There is a strange mindset people often get wrapped-up in. It is more of “mode of instinct” than any actual thinking. It is highly selfish and tends to latch itself onto people who amass power and influence over others.
Know it by this: It is prone to violate moral absolutes with heavy self-rationalizing.
No matter how good you are, no matter how ethical, this can happen to you! Recognize it when it does.
The types of wise principles this “animal mode” will tend to violate are often the most basic morals—communicate, do not accuse without a fair trial, wait for and keep marriage vows, don’t steal, do not do normal work on your sabbath no matter how much it feels like you should. Generally and for some reason, these often include the Ten Commands and instructions in the New Testament like Jesus’s teaching in Matthew, James’s “slow to speak, slow to anger, quick to listen”, rules about lust, temptation, immorality, and others. These are simple, objective moral guidelines. But, when we get into “animal mode”, we forget them all.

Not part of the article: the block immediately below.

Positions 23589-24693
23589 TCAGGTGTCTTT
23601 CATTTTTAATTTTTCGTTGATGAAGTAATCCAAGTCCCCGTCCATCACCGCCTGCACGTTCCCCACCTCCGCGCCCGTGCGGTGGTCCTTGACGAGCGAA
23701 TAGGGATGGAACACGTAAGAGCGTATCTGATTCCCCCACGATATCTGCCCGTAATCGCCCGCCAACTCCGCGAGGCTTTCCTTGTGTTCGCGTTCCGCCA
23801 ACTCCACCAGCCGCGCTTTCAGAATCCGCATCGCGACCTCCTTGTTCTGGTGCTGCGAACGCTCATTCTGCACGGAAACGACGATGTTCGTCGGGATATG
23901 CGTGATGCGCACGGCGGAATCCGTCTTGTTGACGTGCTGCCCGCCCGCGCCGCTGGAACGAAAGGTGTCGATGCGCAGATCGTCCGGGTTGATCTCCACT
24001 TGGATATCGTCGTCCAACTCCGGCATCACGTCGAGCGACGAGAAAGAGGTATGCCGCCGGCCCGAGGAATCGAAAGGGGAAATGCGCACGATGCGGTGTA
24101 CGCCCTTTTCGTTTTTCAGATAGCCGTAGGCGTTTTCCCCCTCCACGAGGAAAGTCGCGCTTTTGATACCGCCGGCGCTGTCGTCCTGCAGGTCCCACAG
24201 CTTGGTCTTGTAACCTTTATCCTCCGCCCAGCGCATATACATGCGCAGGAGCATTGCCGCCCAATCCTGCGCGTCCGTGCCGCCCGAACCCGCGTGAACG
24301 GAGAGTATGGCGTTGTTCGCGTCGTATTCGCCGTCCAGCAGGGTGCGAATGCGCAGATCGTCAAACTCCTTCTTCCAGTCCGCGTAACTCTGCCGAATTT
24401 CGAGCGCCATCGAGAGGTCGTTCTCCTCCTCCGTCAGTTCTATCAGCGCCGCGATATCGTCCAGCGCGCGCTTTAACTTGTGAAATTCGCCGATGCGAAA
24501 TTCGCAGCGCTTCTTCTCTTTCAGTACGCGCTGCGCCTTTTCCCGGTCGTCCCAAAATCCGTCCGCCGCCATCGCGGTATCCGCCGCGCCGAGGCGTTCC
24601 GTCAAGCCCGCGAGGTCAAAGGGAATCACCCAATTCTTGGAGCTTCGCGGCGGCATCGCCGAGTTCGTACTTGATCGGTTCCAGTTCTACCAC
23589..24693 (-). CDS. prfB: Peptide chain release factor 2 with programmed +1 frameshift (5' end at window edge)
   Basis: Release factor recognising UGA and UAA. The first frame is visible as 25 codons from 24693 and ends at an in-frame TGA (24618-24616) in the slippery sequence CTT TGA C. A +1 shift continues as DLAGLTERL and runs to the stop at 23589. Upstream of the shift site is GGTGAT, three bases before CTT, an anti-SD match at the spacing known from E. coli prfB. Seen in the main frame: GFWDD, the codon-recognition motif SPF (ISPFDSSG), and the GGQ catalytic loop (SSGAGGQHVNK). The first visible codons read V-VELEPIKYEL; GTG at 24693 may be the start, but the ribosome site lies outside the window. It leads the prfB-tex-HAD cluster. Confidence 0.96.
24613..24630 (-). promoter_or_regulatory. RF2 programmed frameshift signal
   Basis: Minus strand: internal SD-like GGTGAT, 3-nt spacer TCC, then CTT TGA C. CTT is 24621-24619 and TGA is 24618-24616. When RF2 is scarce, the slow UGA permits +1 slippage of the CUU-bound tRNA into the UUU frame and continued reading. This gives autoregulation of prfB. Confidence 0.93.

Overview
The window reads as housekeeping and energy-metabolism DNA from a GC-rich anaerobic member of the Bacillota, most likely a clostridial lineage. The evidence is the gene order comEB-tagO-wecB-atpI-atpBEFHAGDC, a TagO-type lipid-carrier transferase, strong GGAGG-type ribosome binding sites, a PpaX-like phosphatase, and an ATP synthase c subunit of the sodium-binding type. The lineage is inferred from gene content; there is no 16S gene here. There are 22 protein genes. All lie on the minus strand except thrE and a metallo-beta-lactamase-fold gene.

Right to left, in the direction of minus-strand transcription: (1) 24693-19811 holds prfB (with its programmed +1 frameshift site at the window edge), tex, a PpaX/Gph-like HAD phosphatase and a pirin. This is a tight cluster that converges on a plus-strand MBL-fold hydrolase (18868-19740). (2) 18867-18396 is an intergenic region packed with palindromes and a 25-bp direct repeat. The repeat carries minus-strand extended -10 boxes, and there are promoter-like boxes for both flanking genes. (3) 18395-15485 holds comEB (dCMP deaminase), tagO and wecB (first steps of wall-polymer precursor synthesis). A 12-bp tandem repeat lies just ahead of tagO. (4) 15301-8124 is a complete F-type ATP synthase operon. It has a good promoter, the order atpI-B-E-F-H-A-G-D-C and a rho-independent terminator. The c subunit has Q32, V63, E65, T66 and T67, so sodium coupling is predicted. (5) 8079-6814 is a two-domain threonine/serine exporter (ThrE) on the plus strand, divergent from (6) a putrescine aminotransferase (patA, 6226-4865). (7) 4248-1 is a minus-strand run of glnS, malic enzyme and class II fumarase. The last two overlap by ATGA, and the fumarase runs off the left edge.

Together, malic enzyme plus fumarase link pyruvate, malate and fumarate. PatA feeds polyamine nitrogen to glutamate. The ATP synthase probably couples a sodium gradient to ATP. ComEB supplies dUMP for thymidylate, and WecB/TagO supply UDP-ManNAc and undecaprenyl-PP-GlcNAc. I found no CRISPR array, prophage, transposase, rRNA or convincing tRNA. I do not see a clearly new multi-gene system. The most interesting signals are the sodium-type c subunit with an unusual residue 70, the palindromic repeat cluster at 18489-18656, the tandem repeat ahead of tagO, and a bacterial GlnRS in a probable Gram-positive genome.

Clinging to moral principles keeps you out of animal mode. When you see yourself crossing those lines, you know you must stop yourself. If you don’t, it could be the beginning of the end for whatever your current life’s work may be.
These moral codes not only guide us, to keep ourselves on track. They also warn us about others.
When you see someone in “animal mode”, unwilling to knock it off, just zip your lip and step back. Be cordial but resolute, especially when he’s in the power seat. That person will self-destruct. The clock is already ticking. This was your alarm.
In truth, this “animal mode” could be a form of spiritual attack. Demons try to tempt and influence anyone. However much mind control demons and evil spirits can exercise, they show it in “animal mode”.
Whether “animal mode” has come for you or someone you know, morals are vital to guide and warn you. But, you also need a strong, ongoing fellowship with God or you don’t stand a chance. “Animal mode” destroys anyone without a daily life in prayer and Bible.
Matthew 17:18-21, Mark 9:28-29